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Learning while playing
School: Santa Fe Elementary School offers playground alternatives.
Jumping, skipping and hopping on the school blacktop is making a comeback at Santa Fe Elementary School where school officials are implementing “Peaceful Playground” — a structured play area that incorporates language arts, geography and mathematics into a play program.
“It’s already generating a lot of interest. No one has told them what to do and already they are figuring it out before the adults,” administrative intern Isabel Lopez said. “Usually recess is very unstructured. There is not a lot of play area for the kids.”
As the recess bell rang Wednesday morning, 10-year-old Edgar Emigdio was seen crisscrossing his feet attempting to step into painted footprints. Other students hopped and skipped along painted lines, circles and squares.
“If you keep the kids involved, they are less likely to get into trouble,” Lopez said. “At any given time we can have 250 kids on the playground so it is really important that they have things to concentrate on.”
Prior to the new addition, the pupils were limited to two four-square games, 10 basketball courts and a backboard.
“The school’s student council wanted to take on the project when we received it two months ago, but they couldn’t because of the paint,” Lopez said. “The paint is nontoxic concrete paint but it has to be done by adults and we just didn’t have the labor for it.”
That is when six members from Porterville College’s Phi Theta Kappa Honor Society stepped in.
The society’s president Megan Wiechmann and five other volunteers spent Tuesday laying out the blueprints — pre-fabricated playground stencils — of play activities and of a 20-foot-by-25-foot map of the United States.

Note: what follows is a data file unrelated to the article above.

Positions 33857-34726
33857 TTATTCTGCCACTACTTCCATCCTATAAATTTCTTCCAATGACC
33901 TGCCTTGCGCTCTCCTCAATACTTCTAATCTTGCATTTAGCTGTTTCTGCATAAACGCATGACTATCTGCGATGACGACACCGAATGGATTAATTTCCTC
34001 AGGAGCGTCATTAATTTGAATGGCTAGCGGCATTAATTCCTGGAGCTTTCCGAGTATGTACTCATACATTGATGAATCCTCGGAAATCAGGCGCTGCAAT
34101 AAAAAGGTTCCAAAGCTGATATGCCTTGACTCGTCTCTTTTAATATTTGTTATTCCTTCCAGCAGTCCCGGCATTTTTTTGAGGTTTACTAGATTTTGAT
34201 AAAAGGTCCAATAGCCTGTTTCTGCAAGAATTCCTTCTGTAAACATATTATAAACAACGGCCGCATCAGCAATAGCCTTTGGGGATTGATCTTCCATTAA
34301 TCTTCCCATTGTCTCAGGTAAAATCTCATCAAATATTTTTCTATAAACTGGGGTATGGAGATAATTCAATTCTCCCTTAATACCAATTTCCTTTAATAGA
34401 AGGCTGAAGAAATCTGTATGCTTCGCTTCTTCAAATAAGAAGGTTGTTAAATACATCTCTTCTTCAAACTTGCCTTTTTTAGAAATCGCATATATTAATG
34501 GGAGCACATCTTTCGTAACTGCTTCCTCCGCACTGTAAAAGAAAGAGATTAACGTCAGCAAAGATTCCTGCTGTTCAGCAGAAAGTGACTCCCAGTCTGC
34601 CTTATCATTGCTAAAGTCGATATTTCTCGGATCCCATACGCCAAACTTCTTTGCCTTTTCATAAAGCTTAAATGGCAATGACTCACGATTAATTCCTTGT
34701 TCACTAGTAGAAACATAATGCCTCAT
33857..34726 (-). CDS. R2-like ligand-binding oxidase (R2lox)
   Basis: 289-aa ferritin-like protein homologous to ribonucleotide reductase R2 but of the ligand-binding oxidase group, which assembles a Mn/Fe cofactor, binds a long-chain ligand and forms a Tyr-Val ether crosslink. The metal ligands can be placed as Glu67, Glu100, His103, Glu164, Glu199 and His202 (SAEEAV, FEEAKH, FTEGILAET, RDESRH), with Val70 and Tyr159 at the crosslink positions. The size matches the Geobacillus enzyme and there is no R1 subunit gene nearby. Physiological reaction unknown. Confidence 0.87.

“It was a big stencil with lots of little holes that we had to paint over with white paint,” Jose Lopez said. “The East Coast was the hardest. There are so many tiny states.”
Once the stencil was removed, the white dots were connected with black lines, and on Wednesday, the states were painted. Fifth-grader Laura Torres pointed to Montana on the map.
“Montana holds the U.S. record for the coldest winter ever in the United States, negative 70 degrees,” Torres said. “It is also known for hunting.”
Her classroom was excited when they heard about the map, she said.
“Since fifth grade deals with U.S. history, it fits right into the curriculum,” teacher J.R. Ortiz said. “We’re learning our state reports right now. This is a great addition to our playground. It is a great learning experience.”
With summer school approaching, the program will continue to benefit pupils, Lopez said.
“We have 620 kids signed up for summer school,” Lopez said. “This will reinforce geography. Especially since these are the at-risk kids. They need a lot of reinforcement. These are the kids that don’t get it all with instruction alone, they need the hands-on experience offered by the alphabet and number grids.”
-- Contact Esther Avila at 784-5000, Ext. 1047 or email@example.com.